Japanese authorities have so far not proved assertions that Tamiflu causes neurological disorders but will keep a ban on the drug for teenagers as a precaution, the health ministry said Wednesday.
Tamiflu is prescribed for the common flu and has been stockpiled in some countries as a frontline drug in the event of a bird flu pandemic.
AdvertisementBut Japanese authorities voiced alarm after more than 100 people who took Tamiflu, mostly young children and teenagers, behaved abnormally. Eight died by jumping off buildings, running into traffic or other rash action.
Japan, the largest importer of Tamiflu, has suspended the drug from being administered to teenagers while studying any link between the medicine and the erratic behaviour.
A health ministry panel could not prove the connection by the time it reported the interim results to the government on Tuesday, but the ministry said it would keep its precautionary ban on the drug for teenagers.
"The panel will come to a conclusion after more studies," a health ministry official said. "This report is only something transient and we should not rush to any decision right now."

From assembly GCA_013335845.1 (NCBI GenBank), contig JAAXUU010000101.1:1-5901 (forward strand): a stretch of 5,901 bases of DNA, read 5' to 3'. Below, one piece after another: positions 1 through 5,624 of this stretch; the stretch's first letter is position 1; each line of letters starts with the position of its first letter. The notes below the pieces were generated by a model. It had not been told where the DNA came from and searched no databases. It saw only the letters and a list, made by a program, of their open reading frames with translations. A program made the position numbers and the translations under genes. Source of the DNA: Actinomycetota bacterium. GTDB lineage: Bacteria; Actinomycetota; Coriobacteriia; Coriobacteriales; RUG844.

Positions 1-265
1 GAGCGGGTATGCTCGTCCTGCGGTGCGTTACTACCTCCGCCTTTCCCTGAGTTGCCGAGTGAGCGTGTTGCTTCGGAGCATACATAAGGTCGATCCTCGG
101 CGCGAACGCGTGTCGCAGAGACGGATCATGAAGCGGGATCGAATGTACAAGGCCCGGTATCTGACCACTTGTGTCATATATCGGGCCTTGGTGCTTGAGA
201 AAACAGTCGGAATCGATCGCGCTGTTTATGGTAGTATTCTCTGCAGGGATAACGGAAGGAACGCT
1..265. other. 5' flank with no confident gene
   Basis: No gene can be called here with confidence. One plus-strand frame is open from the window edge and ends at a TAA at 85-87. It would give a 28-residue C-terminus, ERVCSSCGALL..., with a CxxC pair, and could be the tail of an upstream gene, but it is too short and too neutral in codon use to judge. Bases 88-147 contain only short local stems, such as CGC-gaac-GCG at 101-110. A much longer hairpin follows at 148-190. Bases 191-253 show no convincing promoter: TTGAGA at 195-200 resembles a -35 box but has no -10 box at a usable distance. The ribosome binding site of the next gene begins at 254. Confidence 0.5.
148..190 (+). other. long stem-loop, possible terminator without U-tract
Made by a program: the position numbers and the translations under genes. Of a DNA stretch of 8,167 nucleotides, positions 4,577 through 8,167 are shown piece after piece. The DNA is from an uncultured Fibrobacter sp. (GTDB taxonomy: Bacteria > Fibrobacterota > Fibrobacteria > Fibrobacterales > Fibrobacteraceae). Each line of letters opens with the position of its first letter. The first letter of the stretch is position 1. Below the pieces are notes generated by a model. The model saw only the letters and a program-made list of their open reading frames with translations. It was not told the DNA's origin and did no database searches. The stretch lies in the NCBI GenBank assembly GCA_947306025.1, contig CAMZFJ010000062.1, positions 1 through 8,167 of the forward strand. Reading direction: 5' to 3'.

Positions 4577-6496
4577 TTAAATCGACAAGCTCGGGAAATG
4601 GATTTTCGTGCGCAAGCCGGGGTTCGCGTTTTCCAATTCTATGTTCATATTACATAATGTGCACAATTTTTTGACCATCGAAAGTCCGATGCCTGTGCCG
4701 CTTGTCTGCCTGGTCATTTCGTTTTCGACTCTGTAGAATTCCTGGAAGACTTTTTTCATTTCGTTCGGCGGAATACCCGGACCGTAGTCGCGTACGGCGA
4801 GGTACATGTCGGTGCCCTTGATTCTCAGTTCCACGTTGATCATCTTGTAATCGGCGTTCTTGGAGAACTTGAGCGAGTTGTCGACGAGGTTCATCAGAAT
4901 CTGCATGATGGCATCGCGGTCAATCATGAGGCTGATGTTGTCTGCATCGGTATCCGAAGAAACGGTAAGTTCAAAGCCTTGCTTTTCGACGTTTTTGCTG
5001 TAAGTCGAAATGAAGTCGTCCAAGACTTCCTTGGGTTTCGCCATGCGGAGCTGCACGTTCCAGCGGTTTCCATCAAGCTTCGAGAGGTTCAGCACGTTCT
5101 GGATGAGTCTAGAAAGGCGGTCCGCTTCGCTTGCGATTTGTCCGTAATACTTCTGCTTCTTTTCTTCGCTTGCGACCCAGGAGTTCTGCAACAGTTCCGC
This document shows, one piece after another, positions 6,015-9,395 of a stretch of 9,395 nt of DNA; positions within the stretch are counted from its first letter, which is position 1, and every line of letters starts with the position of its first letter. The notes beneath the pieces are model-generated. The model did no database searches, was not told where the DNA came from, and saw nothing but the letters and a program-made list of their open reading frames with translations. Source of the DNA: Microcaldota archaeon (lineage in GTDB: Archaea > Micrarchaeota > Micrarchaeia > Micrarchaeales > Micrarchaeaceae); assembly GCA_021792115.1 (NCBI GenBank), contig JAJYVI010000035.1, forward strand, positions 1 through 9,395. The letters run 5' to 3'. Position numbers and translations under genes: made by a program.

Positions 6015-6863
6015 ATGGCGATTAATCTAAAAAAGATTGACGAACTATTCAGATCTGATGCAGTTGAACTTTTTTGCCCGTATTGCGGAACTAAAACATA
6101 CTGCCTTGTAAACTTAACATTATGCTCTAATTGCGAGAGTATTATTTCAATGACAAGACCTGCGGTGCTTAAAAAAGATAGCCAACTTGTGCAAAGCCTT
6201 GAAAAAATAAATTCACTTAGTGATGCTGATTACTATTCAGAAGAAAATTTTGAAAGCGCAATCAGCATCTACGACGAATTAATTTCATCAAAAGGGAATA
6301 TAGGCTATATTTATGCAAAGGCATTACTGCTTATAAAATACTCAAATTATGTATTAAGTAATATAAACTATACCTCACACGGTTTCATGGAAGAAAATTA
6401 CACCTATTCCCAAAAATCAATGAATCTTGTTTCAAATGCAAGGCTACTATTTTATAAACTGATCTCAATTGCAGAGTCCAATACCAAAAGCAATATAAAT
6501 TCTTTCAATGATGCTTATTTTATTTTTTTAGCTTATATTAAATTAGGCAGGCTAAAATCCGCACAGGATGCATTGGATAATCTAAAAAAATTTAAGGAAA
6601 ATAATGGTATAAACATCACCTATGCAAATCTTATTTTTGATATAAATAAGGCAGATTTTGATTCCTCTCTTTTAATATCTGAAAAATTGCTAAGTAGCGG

The panel will continue to study additional cases, with data to be collected until March, he said.
One of the working teams of the panel studied some 10,000 cases of flu patients 17 years old and younger, of whom about 80 percent had taken Tamiflu.
After studying the cases provisionally, the team found the risk of erratic behaviour was greater among the patients who did not take the drug than those who did, the ministry said.
Specifically, 14.7 percent of the total showed some abnormal behaviour including minor symptoms, such as saying something strange. Of them, only 3.2 percent acted dangerously such as jumping off buildings, the ministry said.
Another working team said nearly 40 percent of patients who acted abnormally had not taken the drug and warned that all flu patients could show erratic behaviour.
An investigation last year by the US Food and Drug Administration into the deaths in Japan concluded there was no link with Tamiflu.
Swiss drugmaker Roche, the manufacturer of Tamiflu, has repeatedly denied any connection between the drug and the incidents.
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